JERUSALEM (AFP) — Israeli Prime Minister Benjamin Netanyahu strongly rejected on Monday US calls to freeze Jewish settlement activity in the occupied West Bank.
"We can't freeze life in the settlements," Netanyahu said, according to a senior official in the premier's office.
"There are reasonable demands and unreasonable demands. The fate of the settlements will be decided in a final status agreement," he was quoted as telling parliament's foreign affairs and defence committee.
He stressed that while the government would not halt expansion within existing settlements, it will not build new settlements and will dismantle outposts which Israel considers unlawful.
"On the issue of construction within settlements we still haven't reached an understanding with the Americans," Netanyahu said.
At least four Palestinians were wounded on Monday in attacks by Jewish settlers angered at the possibility the state may dismantle outposts in the West Bank, medics and witnesses said.
Netanyahu also said his government was willing to resume peace talks with the Palestinians immediately "not only on economic and security issues but on diplomatic questions."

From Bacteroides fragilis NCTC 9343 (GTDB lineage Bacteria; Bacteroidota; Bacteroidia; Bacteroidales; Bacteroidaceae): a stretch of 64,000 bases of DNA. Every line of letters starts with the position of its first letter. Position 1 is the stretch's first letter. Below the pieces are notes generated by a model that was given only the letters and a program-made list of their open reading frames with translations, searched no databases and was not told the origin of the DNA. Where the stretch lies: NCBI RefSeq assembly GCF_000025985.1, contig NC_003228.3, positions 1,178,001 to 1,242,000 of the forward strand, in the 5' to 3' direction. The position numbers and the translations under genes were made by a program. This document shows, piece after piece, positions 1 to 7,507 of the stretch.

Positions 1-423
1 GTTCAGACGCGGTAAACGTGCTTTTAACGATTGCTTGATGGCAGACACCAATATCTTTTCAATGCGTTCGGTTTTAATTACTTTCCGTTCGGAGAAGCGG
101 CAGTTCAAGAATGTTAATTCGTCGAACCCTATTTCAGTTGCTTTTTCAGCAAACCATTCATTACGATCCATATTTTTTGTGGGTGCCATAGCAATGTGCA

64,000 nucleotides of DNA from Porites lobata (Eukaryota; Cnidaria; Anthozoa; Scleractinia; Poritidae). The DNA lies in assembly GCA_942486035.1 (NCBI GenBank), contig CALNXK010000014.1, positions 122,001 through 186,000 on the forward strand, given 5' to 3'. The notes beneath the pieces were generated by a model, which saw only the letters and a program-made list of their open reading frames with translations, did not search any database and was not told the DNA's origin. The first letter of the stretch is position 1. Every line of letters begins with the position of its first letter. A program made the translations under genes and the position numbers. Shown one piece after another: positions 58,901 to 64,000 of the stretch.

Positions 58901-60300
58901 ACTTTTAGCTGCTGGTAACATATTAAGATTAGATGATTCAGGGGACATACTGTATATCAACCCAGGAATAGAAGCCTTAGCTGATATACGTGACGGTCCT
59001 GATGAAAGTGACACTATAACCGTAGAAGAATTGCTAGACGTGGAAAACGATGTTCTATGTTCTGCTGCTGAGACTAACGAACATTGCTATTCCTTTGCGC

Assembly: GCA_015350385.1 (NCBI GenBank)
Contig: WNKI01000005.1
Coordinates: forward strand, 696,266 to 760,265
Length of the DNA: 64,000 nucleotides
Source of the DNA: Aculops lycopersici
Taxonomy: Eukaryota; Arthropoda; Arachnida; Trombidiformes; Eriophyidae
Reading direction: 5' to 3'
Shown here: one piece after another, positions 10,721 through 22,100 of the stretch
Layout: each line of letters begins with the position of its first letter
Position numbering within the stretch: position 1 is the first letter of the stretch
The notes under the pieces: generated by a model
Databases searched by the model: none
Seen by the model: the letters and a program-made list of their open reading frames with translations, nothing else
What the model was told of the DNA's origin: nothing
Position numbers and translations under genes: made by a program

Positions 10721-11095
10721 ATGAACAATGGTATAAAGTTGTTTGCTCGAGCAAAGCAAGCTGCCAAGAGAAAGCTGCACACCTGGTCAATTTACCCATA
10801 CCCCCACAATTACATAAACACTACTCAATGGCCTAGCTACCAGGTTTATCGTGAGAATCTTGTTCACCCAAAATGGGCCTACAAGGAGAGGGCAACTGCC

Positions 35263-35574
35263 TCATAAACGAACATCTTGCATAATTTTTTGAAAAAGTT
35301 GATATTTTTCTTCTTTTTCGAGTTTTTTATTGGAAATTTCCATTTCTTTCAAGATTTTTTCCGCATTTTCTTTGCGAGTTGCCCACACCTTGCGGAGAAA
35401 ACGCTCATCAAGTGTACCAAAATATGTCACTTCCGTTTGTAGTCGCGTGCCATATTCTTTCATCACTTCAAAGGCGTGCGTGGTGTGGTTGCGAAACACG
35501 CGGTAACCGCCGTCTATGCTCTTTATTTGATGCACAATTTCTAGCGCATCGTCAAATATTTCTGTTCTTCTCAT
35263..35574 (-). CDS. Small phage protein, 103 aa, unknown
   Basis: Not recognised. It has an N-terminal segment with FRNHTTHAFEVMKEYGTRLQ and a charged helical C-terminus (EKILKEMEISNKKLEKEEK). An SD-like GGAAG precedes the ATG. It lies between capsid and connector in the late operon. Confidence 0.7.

He said Israel was ready to hold the talks without preconditions.
"I'm ready to give them all the sovereign powers to rule themselves except for those that will put our security in danger," he said, adding: "We are not ready for them to have an army or to be able make alliances with Iran."
"Israel should be recognised as the state of the Jewish people at the end of the process," he said.
He also expressed support for US calls to boost peace hopes by normalising relations between Arab states and Israel, saying: "The Arab states can take steps towards normalisation with Israel by forging trade ties and diplomatic ties and holding meetings with Israelis."
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